Springfield (Oct. 27, Illinois Times) General state aid, mandated programs and pre-kindergarten funding have been and should remain top education priorities for the state as it muddles through yet another budget process with record-breaking deficit projections, educators told the Illinois State Board of Education at a public hearing held in Springfield. Primary and secondary education have taken funding hits over the past two years. Yet general state aid remained steady for the current fiscal year, FY 2011.

Statewide (Oct. 27, Chicago Tribune) More than half of the state’s public schools fell short of ever-rising   testing targets under the federal No Child Left Behind law. For the first time, many of the state’s academic powerhouses were among the schools that did not meet test targets this year, raising serious questions about the standard by which schools are judged.

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Food allergy policies
Every school board is required to implement a policy based on the Guidelines for Managing Life-Threatening Food Allergies by Jan. 1, 2011. Also, at least every two years, an in-service training program for school personnel who work with students must be conducted by persons with expertise in anaphylactic reactions and management. Access guidelines and instructions at

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Koch leads CCSSO
State Superintendent of Education Christopher A. Koch has been named president of the Council of Chief State School Officers (CCSSO). This will be in addition to his duties as State Superintendent but the term is only for one year. The Council, made up of public K-12 education officials from around the country, works with federal and state agencies as well as Congress on national education policy development and decisions. Koch was elected CCSSO president in late November at the national organization’s annual fall meeting. Visit

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Breakfast numbers up
Participation in school breakfast programs has increased by more than 25 percent since 2006, and more than 15 percent alone last school year. Studies have shown that students who participate in the national School Breakfast Program have lower rates of absence and tardiness which can increase the General Revenue dollars received by the local district. The program has shown that students offered breakfast closer to class and test-taking time perform better on standardized tests.    For more information, visit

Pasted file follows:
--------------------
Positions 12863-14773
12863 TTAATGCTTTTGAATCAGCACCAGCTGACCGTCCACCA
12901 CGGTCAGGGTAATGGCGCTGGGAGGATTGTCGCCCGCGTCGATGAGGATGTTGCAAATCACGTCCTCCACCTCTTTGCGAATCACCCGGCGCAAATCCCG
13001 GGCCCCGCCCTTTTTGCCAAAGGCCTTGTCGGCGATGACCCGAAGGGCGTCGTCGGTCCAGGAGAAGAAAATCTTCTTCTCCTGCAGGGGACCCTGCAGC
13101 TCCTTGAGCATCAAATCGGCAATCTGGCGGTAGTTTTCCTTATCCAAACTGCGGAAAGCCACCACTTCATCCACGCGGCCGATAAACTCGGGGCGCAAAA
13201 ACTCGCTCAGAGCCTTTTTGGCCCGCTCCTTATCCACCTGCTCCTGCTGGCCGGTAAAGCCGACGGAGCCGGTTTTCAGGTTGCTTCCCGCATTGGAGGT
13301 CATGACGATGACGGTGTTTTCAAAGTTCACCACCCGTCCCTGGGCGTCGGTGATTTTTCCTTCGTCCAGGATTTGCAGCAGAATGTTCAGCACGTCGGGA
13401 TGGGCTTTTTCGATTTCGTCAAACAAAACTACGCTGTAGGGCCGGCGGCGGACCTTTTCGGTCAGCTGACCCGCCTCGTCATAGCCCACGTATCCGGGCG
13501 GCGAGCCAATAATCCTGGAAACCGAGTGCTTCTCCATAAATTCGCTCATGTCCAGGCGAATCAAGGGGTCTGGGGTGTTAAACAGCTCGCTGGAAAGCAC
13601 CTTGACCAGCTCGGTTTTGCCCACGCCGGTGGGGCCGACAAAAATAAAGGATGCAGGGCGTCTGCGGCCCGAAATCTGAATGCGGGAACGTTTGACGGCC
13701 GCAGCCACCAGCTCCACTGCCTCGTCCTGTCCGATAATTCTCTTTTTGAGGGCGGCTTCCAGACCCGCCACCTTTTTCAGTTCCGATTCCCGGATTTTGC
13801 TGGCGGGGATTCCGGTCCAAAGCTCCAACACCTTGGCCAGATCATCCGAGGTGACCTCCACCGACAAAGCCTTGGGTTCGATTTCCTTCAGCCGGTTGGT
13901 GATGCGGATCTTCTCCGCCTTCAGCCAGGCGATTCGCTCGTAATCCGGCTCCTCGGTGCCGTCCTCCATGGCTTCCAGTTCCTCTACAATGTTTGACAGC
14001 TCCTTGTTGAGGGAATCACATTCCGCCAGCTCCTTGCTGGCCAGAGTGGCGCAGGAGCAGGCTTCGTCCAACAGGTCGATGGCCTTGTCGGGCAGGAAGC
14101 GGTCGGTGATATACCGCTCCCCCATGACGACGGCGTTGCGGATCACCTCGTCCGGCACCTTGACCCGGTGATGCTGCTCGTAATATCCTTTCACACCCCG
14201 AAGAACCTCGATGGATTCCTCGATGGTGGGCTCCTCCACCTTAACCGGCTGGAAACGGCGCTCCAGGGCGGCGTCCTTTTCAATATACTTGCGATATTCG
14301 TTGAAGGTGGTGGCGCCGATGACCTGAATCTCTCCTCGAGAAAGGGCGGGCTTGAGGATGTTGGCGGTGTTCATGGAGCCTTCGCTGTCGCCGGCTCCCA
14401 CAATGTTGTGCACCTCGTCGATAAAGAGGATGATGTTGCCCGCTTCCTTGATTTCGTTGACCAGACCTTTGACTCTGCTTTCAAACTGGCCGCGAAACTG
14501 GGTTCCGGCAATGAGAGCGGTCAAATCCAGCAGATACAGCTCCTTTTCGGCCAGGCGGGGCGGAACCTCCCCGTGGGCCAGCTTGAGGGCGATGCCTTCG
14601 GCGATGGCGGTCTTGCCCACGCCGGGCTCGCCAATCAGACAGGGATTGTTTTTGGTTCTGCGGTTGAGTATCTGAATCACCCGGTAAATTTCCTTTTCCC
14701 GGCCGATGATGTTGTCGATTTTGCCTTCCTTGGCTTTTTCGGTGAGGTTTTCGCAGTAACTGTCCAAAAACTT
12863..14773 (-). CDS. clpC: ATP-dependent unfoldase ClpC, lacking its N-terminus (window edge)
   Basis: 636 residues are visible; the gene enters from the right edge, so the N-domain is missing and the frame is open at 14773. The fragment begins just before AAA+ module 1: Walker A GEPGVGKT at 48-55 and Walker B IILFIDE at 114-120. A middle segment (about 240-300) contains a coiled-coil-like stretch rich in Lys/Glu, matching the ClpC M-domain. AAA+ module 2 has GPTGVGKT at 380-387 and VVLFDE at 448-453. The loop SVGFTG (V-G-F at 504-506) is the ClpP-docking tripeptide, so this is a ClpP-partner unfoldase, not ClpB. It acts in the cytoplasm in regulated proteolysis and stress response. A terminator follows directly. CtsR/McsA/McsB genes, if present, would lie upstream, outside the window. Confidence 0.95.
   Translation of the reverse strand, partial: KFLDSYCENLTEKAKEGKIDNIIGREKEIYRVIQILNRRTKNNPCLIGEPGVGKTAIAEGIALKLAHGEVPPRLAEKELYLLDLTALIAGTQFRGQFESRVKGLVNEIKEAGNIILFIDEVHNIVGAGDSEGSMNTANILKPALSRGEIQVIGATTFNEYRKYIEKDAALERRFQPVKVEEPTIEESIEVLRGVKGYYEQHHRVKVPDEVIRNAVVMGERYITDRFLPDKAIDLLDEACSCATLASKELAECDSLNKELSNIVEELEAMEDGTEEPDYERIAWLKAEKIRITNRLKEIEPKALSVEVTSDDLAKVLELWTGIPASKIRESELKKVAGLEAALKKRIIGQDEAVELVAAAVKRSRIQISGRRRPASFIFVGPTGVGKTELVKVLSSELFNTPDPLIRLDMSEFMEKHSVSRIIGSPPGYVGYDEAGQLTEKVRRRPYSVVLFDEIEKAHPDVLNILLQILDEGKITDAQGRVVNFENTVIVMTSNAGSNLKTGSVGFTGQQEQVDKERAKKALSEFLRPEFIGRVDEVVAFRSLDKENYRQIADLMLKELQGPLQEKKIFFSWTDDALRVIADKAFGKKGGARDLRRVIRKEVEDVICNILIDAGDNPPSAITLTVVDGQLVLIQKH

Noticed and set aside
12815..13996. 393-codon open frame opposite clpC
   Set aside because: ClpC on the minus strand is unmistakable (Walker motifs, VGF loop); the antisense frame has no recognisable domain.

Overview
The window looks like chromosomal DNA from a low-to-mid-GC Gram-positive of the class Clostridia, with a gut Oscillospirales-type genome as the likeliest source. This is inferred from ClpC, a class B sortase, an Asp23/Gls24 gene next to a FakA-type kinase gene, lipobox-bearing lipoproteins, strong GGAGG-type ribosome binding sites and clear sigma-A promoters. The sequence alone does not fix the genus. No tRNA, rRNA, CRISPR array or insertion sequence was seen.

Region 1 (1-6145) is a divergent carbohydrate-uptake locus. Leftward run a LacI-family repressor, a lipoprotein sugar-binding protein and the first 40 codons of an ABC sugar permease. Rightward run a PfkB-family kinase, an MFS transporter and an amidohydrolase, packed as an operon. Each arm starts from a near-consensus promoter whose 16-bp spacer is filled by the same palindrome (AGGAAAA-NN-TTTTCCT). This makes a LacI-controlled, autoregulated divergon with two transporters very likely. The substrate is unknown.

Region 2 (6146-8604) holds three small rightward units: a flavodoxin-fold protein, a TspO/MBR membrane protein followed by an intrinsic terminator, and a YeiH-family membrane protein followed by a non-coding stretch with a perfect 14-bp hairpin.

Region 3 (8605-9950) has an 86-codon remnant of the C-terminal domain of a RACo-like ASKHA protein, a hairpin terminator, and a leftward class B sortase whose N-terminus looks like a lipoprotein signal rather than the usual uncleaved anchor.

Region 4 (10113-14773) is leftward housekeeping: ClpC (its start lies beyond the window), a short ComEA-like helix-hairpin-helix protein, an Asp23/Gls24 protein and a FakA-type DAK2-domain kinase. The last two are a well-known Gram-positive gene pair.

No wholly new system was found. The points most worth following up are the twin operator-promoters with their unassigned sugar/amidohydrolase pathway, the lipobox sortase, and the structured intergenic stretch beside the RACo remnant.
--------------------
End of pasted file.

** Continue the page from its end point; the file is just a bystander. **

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IASB membership count now at 851
The latest Association membership report saw Galatia CUSD 1 join IASB in November. Galatia is located in Saline County and is part of the Association’s Shawnee division.

Nonrenewal of membership were filed by EdwardsvilleCUSD 7 and St. Libory CCSD 30 (Southwestern division), East Prairie SD 73, Skokie (North Cook division), and Western Springs SD 101 (West Cook division).

The changes bring the count of member school districts to 851, or 98.3 percent, of the state’s 866 districts.

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Leadership conference becomes biennial event
IASB has announced that it is changing its annual Leadership Conference to a biennial event.

The conference, which has been held every February for a number of years, was designed as a professional development opportunity for IASB division officers and board members.

The event will not be held in 2011 but will become a regular conference on a two-year rotation, beginning in 2012.

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Help keep membership information up to date
Has your local school board recently experienced board turnover, or has a school board member changed address? IASB is appealing to member school districts to update Association membership records in order to ensure that new members or addresses will be added to the database. To update the records for your district, send current information to the Records Manager at IASB. For further information, call IASB’s Janice Kidd at ext. 1142.

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January 4 – Kaskaskia Division Winter Governing Committee Meeting, Cunetto’s Rest., Greenville

January 4 – Shawnee Division Winter Governing Meeting, Bennie’s Italian Foods, Marion

January 19 – Professional Advancement - Seeking the Superintendency, IASB Springfield

January 27 – Data First for School Governance Workshop, Morton CUSD 709 District Office

February 5 – South Cook Legislative Breakfast, Old Quarry Middle School, 16100 127th St., Lemont

For more current information, see

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Illinois Association of School Boards

This newsletter is published monthly by the Illinois Association of School Boards for member boards of education and their superintendents. The Illinois Association of School Boards, an Illinois not-for-profit corporation, is a voluntary association of local boards of education and is not affiliated with any branch of government.

James Russell, Director of Publications
Gary Adkins, Editor

2921 Baker Drive
Springfield, Illinois 62703-5929

One Imperial Place
1 East 22nd Street, Suite 20
Lombard, Illinois 60148-6120